Building an inclusive education system
The 2020 progress report on improving outcomes for students with disability has been released.
Students in NSW public schools living with a disability are more supported than ever before according to a new report released this week.
Minister for Education and Early Childhood Sarah Mitchell tabled the second progress report on reforms taken to improve outcomes for the more than 125,000 students in NSW learning with disability.
“Our teachers, principals and school staff work incredibly hard each day to support students with a disability so that they receive the education they deserve,” Ms Mitchell said.
“Significant improvements have been made in 2020 in all four key areas of the Disability Strategy; support for teachers and staff, resourcing, support for families and building best practice.
“In 2020, 160 teachers were successful recipients of our Inclusive Practice in Education scholarship, each receiving up to $23,000 develop their skills and confidence in supporting students with disability.
“This year we’ve also expanded our scholarship program to allow staff to study a Graduate Diploma of Special/Inclusive Education, a Masters with specialisation in the area of hearing and vision or a Masters in Special/Inclusive Education.
“All school leaders now take Disability Standards for Education training ensuring staff understand their legal obligations to make sure students living with a disability can access and participate in education on the same basis as students without disability.
“Families and carers now have access to online resources to make it easier for them to find the advice and information they need to support their child through their education journey.”
Ms Mitchell said the Disability Strategy commits the department to an ambitious reform agenda, and the progress report demonstrates we are going beyond this to consider students with disability in everything we do in schools.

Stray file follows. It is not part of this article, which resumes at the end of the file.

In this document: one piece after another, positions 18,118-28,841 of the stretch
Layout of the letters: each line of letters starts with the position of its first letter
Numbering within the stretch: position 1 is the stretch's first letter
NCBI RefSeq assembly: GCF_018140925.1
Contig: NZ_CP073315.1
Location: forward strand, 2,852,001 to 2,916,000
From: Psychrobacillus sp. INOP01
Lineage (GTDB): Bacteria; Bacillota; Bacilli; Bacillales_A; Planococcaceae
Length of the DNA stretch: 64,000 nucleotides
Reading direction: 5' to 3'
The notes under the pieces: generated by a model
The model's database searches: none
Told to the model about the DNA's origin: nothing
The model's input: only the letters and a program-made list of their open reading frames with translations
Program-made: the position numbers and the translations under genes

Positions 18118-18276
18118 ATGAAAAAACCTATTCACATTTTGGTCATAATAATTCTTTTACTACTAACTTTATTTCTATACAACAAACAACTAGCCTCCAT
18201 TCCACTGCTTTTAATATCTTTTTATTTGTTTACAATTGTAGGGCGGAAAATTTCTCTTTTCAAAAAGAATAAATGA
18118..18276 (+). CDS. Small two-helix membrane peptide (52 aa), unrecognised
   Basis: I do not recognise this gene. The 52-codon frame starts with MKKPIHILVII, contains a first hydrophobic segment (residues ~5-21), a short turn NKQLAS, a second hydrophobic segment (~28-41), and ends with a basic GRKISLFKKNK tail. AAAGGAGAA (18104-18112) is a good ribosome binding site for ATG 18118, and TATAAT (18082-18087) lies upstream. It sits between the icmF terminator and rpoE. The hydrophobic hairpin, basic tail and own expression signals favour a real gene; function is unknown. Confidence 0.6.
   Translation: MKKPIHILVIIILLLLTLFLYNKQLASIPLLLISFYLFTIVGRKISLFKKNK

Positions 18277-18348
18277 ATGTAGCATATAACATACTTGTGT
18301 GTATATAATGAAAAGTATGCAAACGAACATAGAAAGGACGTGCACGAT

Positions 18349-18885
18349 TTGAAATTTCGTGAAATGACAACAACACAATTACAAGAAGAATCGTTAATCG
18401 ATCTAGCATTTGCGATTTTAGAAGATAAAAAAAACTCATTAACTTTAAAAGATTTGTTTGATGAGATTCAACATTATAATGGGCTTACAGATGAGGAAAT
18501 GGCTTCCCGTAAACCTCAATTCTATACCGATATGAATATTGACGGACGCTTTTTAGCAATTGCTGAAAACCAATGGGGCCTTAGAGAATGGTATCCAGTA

Minister for Families, Communities and Disability Services Gareth Ward said schools in NSW are supportive places for students who are living with a disability.
“When students feel included and welcomed, they can achieve their learning goals and reach their fullest potential. We are taking important steps towards a more equitable education system for students with disability,” Mr Ward said.
The report also discusses a range of further initiatives that are on track for release next year that will further enhance education outcomes for students with disability and their families.
- Further improvements to how students with disability and their families access support so it is provided in a more timely, consistent and transparent way. The expansion of mental health services and the availability of better research on what works best to support students with disability.
- An outcomes measurement framework for students with disability to track progress.
- Media releases